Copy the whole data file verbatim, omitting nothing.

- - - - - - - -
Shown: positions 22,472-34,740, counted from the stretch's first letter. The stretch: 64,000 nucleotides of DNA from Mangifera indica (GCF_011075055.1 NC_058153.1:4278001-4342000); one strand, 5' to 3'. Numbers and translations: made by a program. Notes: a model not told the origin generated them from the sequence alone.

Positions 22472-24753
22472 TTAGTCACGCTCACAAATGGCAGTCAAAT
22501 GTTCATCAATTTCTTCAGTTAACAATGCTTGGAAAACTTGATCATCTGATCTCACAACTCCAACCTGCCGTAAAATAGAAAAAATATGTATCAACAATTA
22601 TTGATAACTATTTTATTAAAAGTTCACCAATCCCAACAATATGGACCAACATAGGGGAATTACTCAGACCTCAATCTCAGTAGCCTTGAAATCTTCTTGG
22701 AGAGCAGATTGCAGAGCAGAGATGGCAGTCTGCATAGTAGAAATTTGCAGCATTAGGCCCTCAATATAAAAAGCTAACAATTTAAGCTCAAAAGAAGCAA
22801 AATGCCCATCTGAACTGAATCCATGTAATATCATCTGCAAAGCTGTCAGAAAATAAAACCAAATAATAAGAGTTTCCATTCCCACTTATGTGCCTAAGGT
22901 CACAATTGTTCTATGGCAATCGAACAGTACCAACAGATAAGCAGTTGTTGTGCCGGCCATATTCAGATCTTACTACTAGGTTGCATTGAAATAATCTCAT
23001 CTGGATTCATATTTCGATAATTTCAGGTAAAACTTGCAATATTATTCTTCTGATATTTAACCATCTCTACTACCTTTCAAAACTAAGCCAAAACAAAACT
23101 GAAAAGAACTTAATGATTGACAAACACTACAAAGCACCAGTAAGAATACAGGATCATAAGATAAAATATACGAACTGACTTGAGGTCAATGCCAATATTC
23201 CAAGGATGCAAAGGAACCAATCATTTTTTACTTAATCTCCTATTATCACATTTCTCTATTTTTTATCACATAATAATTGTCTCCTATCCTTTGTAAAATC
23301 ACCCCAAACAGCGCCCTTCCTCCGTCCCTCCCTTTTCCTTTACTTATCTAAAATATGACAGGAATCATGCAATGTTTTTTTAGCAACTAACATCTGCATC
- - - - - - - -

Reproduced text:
Shown: positions 22,472-34,740, counted from the stretch's first letter. The stretch: 64,000 nucleotides of DNA from Mangifera indica (GCF_011075055.1 NC_058153.1:4278001-4342000); one strand, 5' to 3'. Numbers and translations: made by a program. Notes: a model not told the origin generated them from the sequence alone.

Positions 22472-24753
22472 TTAGTCACGCTCACAAATGGCAGTCAAAT
22501 GTTCATCAATTTCTTCAGTTAACAATGCTTGGAAAACTTGATCATCTGATCTCACAACTCCAACCTGCCGTAAAATAGAAAAAATATGTATCAACAATTA
22601 TTGATAACTATTTTATTAAAAGTTCACCAATCCCAACAATATGGACCAACATAGGGGAATTACTCAGACCTCAATCTCAGTAGCCTTGAAATCTTCTTGG
22701 AGAGCAGATTGCAGAGCAGAGATGGCAGTCTGCATAGTAGAAATTTGCAGCATTAGGCCCTCAATATAAAAAGCTAACAATTTAAGCTCAAAAGAAGCAA
22801 AATGCCCATCTGAACTGAATCCATGTAATATCATCTGCAAAGCTGTCAGAAAATAAAACCAAATAATAAGAGTTTCCATTCCCACTTATGTGCCTAAGGT
22901 CACAATTGTTCTATGGCAATCGAACAGTACCAACAGATAAGCAGTTGTTGTGCCGGCCATATTCAGATCTTACTACTAGGTTGCATTGAAATAATCTCAT
23001 CTGGATTCATATTTCGATAATTTCAGGTAAAACTTGCAATATTATTCTTCTGATATTTAACCATCTCTACTACCTTTCAAAACTAAGCCAAAACAAAACT
23101 GAAAAGAACTTAATGATTGACAAACACTACAAAGCACCAGTAAGAATACAGGATCATAAGATAAAATATACGAACTGACTTGAGGTCAATGCCAATATTC
23201 CAAGGATGCAAAGGAACCAATCATTTTTTACTTAATCTCCTATTATCACATTTCTCTATTTTTTATCACATAATAATTGTCTCCTATCCTTTGTAAAATC
23301 ACCCCAAACAGCGCCCTTCCTCCGTCCCTCCCTTTTCCTTTACTTATCTAAAATATGACAGGAATCATGCAATGTTTTTTTAGCAACTAACATCTGCATC